The U.S. dollar gained in late trading on Thursday, after Federal Reserve Chair Jerome Powell said Fed policymakers are not confident that interest rates are yet high enough to finish the battle against inflation.
The dollar index, which measures the greenback against six major peers, rose 0.30 percent to 105.9062 in late trading.
Powell turned hawkish on Thursday, and commented they’re not confident the Fed’s monetary policy is sufficiently restrictive, and said they would not hesitate to tighten monetary conditions if needed.
“We will carefully decide meeting by meeting,” he said, adding that inflation remains well above the 2 percent target despite slowing down.
Powell’s remarks spurred a jump in U.S. Treasury bond yields of more than 10 basis points, boosting the U.S. dollar, but a few strategists still insisted that the Fed is likely done with raising interest rates.
“I don’t think Powell said anything significantly new, but the markets took his comments as somewhat hawkish, yet I think the rates market was still somewhat jittery after the auction so higher yields was the path of least resistance,” said Vassili Serebriakov, FX & Macro strategist at UBS.
“The path to 2 percent is going to be bumpy and the Fed is not convinced that it has done enough. But at this point, Powell’s comments today did not change our view that the Fed is essentially done raising rates and cutting sometime in the middle of next year,” said Angelo Manolatos, rates strategist at Wells Fargo Securities.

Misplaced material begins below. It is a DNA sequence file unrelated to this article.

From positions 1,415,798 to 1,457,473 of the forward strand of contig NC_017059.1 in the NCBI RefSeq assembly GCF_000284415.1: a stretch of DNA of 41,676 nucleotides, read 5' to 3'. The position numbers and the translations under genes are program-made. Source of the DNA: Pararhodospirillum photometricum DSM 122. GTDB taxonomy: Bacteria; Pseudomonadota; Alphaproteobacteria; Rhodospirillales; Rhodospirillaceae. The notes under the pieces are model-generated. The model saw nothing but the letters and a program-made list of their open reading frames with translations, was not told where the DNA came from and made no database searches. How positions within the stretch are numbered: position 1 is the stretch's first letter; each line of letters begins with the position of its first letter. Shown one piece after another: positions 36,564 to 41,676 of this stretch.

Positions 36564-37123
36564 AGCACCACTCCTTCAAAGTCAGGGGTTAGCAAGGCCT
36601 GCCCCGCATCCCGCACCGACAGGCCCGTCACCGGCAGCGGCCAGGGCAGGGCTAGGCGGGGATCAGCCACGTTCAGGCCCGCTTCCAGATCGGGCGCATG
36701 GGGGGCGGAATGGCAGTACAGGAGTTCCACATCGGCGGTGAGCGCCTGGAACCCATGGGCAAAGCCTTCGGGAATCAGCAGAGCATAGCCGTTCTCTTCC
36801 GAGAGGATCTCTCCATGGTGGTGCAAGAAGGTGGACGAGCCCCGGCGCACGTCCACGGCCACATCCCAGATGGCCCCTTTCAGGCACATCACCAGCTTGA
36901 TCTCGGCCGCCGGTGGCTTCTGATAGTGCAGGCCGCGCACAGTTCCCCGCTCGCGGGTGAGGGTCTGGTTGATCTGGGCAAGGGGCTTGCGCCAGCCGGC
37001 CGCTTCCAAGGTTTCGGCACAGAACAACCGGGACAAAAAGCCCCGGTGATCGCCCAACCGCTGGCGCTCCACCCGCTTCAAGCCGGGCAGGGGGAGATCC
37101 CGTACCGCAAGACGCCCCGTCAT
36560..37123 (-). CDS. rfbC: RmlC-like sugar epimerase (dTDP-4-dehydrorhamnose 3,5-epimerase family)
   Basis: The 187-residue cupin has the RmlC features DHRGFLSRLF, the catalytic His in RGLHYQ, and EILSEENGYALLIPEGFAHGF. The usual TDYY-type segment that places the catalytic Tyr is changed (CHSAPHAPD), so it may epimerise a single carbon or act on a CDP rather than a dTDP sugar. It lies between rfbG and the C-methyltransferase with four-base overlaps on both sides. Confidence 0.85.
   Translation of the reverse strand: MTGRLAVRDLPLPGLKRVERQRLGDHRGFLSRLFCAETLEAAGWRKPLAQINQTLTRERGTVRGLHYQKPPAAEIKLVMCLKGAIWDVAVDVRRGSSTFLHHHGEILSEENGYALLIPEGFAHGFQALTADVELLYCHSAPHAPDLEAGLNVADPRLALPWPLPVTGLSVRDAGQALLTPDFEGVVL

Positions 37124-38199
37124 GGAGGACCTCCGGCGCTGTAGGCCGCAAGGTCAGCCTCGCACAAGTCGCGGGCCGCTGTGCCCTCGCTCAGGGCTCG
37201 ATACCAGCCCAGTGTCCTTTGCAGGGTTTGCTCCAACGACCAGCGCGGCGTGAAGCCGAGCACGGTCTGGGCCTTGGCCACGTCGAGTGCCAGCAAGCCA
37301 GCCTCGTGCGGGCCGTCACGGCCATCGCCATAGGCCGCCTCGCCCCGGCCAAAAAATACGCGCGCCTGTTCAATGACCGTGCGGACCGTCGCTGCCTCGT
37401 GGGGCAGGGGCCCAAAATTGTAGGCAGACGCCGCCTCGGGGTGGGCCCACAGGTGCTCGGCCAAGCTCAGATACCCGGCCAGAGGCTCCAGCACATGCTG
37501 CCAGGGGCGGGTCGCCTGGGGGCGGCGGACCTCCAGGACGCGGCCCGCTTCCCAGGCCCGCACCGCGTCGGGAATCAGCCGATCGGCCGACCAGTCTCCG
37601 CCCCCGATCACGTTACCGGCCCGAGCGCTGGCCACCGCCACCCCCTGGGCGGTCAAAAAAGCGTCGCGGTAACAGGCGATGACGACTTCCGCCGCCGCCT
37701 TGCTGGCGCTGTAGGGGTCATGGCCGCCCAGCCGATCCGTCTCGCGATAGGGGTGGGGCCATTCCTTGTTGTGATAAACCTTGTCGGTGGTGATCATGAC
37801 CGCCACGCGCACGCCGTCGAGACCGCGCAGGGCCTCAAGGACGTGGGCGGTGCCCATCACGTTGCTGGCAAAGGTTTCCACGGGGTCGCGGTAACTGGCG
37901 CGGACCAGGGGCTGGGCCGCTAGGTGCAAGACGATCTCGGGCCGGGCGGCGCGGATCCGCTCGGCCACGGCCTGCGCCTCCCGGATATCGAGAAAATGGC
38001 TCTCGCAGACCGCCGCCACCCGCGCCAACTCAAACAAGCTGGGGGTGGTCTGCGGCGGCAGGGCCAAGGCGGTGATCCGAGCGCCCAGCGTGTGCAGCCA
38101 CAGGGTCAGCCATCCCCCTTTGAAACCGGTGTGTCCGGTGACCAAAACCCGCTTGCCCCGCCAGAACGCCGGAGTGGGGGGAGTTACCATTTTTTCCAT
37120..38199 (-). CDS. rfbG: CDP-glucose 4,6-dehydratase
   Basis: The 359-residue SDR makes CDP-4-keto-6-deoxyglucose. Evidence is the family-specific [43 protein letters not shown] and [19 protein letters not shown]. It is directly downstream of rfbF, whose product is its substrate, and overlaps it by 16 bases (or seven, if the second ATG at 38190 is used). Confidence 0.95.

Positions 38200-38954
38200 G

In late New York trading, the euro fell to 1.0668 U.S. dollars from 1.0702 U.S. dollars in the previous session, and the British pound was down to 1.2221 U.S. dollars from 1.2283 U.S. dollars.
The U.S. dollar bought 151.3100 Japanese yen, higher than 151.0440 Japanese yen of the previous session. The U.S. dollar rose to 0.9035 Swiss francs from 0.8999 Swiss francs, and it grew to 1.3812 Canadian dollars from 1.3800 Canadian dollars. The U.S. dollar climbed to 10.9132 Swedish krona from 10.9046 Swedish krona.